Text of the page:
Fairness and toll roads

Amanda Jitsing


The Medium Term Budget Policy Statement contains a wealth of information on government expenditure. We should all give thanks to the Minister of Finance and his team at the National Treasury for compiling such a comprehensive and transparent document. In the absence of the MTBPS, little known facts might not emerge in the public domain. 

One such piece of information is the payment of a gratuity of R266.3 million to non-returning local government councillors. This is reported under the Department of Cooperative Governance and Traditional Affair’s vote as unforeseeable and unavoidable expenditure and constitutes the single largest item of unforeseen and unavoidable expenditure in the MTBPS. 

Three questions are worth asking in relation to this payment. 

Firstly, was this expenditure really unforeseeable?  The concept of unforeseeable expenditure was introduced in the Public Finance Management Act (1999) to allow national government to adjust expenditure in mid-year to cater for expenditure on any events and circumstances that could not have been foreseen in February when the Estimates of National Expenditure were tabled. In general, unforeseen expenditure arises from expenditure incurred in dealing with unpredictable events such as adverse weather conditions or higher than anticipated increases in public sector wages. The Act does not condone after-the fact approval of ad hoc expenditures.

We have known for at least five years that the local government elections would be held in 2011; and we should certainly know how many local councillors have received their pension benefits, or not. Therefore, the only unknown variable in determining the potential size of this pension overhang was the number of councillors that would not be re-elected.  But this could have been estimated using a mix of common sense and data from past elections – and a reasonable provision should have been included in the Estimates of National Expenditure published in February 2011.  Parliament and the public would then have had ample time to ask questions about these gratuities before they were paid out!

Secondly, can this expenditure be seen as unavoidable? In this case, we are told that the gratuity is paid to non returning councillors in the absence of a pension system . However, the remuneration of Public Office Bearers Act (1998) requires the relevant municipal council to make pension contributions for the duration of a councillor’s term. As such, all municipalities are expected to establish a pension fund for municipal councillors and the Minister of Cooperative Governance sets annual limits for contributions by municipal councils to such funds. The upper limit is currently set at 15% of the councillor’s basic salary (which in turn is set at R353,647 to R643,695 for a full time councillor and R195,500 to R354,032 for a part time councillor).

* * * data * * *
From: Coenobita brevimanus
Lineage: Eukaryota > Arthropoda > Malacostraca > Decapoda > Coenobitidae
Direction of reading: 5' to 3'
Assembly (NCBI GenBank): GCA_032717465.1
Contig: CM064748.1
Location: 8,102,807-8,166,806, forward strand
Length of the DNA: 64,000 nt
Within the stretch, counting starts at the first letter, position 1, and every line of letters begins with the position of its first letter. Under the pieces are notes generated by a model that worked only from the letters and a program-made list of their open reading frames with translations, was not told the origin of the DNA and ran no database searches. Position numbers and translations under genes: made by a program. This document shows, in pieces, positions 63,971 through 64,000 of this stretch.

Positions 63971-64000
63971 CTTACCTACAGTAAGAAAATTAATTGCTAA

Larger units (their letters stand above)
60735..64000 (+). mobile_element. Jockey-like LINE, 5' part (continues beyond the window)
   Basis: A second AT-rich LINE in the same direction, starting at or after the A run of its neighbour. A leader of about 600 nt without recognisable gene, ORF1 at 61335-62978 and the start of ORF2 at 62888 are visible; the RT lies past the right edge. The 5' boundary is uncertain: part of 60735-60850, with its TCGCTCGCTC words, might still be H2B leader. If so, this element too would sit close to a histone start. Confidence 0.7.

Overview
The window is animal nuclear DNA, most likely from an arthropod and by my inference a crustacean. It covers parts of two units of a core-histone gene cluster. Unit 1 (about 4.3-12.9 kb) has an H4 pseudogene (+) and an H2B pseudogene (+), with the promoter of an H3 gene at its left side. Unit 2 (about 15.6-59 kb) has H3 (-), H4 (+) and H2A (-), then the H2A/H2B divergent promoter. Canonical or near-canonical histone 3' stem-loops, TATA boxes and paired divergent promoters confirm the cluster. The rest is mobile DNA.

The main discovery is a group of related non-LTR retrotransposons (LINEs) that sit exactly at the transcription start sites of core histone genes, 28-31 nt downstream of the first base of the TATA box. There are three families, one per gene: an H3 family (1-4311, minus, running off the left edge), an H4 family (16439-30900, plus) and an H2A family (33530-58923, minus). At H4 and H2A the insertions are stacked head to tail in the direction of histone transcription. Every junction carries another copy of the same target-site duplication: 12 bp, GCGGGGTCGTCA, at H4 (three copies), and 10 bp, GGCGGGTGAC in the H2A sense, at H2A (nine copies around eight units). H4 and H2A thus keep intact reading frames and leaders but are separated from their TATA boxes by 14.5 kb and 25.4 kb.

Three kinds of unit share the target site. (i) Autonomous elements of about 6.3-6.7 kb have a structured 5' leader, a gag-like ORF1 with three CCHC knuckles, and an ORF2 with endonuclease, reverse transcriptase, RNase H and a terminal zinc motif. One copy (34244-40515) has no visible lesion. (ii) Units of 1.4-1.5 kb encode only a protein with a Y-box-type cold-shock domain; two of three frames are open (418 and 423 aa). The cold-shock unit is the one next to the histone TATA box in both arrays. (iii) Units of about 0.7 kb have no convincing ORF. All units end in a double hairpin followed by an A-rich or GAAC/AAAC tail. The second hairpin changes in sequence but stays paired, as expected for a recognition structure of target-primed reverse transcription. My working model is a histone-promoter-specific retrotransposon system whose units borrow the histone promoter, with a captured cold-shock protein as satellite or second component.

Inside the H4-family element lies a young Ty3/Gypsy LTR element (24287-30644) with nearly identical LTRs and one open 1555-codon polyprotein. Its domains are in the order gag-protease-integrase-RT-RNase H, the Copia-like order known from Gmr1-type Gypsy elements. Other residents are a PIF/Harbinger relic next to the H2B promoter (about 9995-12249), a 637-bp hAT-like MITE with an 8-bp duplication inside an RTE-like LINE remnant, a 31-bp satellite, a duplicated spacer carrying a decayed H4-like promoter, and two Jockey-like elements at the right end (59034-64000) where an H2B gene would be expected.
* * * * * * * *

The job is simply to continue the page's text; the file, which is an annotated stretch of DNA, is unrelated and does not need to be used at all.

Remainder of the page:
Despite these provisions, many municipalities do not make pension payments to councillors, because the guiding legislation, the Pension Benefits for Councillors of Local Authorities Act 105 of 1987, is outdated and inoperable: it continues to distinguish between persons belonging to different races.  Although the Statutory Law Review proposed that the offending act be repealed, no new legislation has been proposed by Government.  But this in itself does not give municipalities sufficient reason to renege on their obligations – in our view, the current legislative framework governing Public Officer Bearers Remuneration provides adequate legal mandate for municipalities to establish and make pension contributions to councillors. We also know that most municipalities do make such contributions. Requiring national government to step in and make up the short-fall on behalf of errant municipalities was certainly avoidable.

Finally, was such a payment justifiable? In a time of economic uncertainty, the Minister of Finance has instructed that ‘we must do more with less’. Given the growing budget deficit, spending a quarter of a billion rand on gratuity payments for outgoing councillors does seem costly (or does at least demand a clear and detailed explanation of how this amount was calculated and to whom it has been disbursed). 

We do not propose stripping municipal councillors of their rightful benefits; but we worry about the increasing amount of money being thrown at our political representatives in local government, regardless of their performance.  In a previous blog, we estimated that the salary of ward councillors will cost the fiscus approximately R1.5 billion in this financial year. This excludes the salaries of proportional councillors elected to municipal council. Handing-over another R266.3 million to municipal councillors who have already left office will not contribute to service delivery in any possible way.